Gestational diabetes can often be managed with healthy eating and regular physical activity. However, some women may need medication (metformin) and/or insulin injections to help manage gestational diabetes. To manage gestational diabetes female needs to eat three regular meals and two to three snacks each day. Have one of the snacks at night.  A dietitian can help you create a healthy meal plan. Exercise is another way to keep blood sugar under control. It helps to balance food intake. Exercising Regular exercise allows your body to use glucose without extra insulin. This helps combat insulin resistance and is what makes exercise helpful to people with diabetes. Never start an exercise program without checking with your doctor first. After checking with your doctor, you can exercise regularly during and after pregnancy. Talk to your doctor about activities that are safe during pregnancy, like walking, yoga or any other physical activity.

Because pregnancy causes the body’s need for energy to change, blood sugar levels can get fluctuate. It is important to monitor your blood glucose levels at home to check that the management of gestational diabetes is keeping your blood glucose levels within the target range. This is to ensure appropriate treatment can be administered and changed as necessary by your doctor.

Managing gestational diabetes includes following a healthy eating plan and being physically active. If your eating plan and physical activity aren’t enough to keep your blood glucose in your target range, you may need insulin or medicine.

After the baby is born, gestational diabetes usually disappears. A blood glucose test (Oral Glucose Tolerance Test) (OGTT) should perform six weeks after delivery to ensure that blood glucose levels have returned to normal. However, women who have had gestational diabetes have an increased risk of developing type 2 diabetes later in life and should be tested for diabetes at least every 2 – 3 years.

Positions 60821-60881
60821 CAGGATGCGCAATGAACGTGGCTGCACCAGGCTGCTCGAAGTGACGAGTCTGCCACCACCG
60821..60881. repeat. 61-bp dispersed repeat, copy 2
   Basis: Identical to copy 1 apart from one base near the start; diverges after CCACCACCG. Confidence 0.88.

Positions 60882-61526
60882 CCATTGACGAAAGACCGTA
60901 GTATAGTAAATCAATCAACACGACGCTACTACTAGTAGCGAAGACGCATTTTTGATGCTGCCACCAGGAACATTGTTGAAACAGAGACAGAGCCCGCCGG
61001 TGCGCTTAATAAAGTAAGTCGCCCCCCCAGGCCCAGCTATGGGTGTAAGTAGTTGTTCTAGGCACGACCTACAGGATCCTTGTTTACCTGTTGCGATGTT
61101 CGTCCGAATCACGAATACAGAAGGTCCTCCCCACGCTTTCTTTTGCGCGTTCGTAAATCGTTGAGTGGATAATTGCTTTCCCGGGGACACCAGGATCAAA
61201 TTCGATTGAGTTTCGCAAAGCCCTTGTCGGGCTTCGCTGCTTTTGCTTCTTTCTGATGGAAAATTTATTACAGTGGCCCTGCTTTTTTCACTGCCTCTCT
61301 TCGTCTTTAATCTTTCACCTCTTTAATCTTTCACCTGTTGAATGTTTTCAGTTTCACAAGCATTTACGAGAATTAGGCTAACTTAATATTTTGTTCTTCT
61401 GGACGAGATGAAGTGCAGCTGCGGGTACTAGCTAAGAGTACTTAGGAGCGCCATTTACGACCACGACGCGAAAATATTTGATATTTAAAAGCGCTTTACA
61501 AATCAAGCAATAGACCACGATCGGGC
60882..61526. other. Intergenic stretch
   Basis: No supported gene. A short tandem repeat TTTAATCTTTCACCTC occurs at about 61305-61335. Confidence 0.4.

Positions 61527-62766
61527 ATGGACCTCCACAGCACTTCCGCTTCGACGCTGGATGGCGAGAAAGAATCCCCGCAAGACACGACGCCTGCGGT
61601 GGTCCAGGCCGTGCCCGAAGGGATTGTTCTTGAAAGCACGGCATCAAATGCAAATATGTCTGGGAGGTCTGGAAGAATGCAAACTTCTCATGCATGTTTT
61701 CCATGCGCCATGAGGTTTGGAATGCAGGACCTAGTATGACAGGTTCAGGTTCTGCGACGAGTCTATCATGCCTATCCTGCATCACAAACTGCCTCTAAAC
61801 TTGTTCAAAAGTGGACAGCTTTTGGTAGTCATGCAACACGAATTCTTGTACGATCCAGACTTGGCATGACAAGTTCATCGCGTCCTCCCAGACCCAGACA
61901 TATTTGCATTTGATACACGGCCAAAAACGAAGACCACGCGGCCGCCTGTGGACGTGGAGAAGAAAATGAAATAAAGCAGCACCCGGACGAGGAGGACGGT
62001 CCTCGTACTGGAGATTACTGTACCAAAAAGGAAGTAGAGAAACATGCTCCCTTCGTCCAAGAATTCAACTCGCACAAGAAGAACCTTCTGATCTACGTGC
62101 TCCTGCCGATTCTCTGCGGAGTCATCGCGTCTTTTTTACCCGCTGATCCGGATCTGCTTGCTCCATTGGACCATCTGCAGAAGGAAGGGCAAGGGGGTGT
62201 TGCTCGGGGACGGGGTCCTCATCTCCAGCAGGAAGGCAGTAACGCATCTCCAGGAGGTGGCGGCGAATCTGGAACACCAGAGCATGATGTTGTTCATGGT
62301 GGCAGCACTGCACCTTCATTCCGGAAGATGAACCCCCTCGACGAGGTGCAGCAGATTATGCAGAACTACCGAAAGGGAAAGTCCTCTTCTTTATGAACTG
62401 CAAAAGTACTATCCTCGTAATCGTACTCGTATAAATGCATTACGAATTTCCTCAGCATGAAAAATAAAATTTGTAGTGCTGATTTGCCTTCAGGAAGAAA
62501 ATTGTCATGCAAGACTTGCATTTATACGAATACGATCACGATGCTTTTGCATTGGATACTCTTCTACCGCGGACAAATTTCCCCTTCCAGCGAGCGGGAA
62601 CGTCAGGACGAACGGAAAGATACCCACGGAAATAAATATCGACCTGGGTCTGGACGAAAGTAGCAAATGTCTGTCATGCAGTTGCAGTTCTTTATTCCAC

Blood sugar usually returns to normal soon after delivery. But if you’ve had gestational diabetes, you’re at risk for type 2 diabetes. One-third of women who had Gestational Diabetes will have diabetes or a milder form of elevated blood sugar soon after giving birth. Between 15% and 70% of women with GD will develop diabetes later in life.

 Controlling blood sugar can prevent a difficult birth and keep you and your baby healthy. It always recommendable to see a doctor before trying to get pregnant so that your doctor can evaluate your risk of gestational diabetes as part of your overall childbearing wellness plan. Once you’re pregnant, your doctor will check you for gestational diabetes as part of your prenatal care. Females can lower the chance of getting gestational diabetes by losing extra weight before they get pregnant if they are overweight. Being physically active before and during pregnancy also may help prevent gestational diabetes. Eat healthily. Limit saturated fat. Eat plenty of vegetables, legumes, fruits, wholegrain.

Dr Pradeep Gadge is a leading diabetologist and founder of Gadge Diabetes Centre




Disclaimer: The views expressed in the above article are solely those of the author/agency in his/her private capacity and DO NOT represent the views of Speciality Medical Dialogues. Read website full disclaimer here
Source: self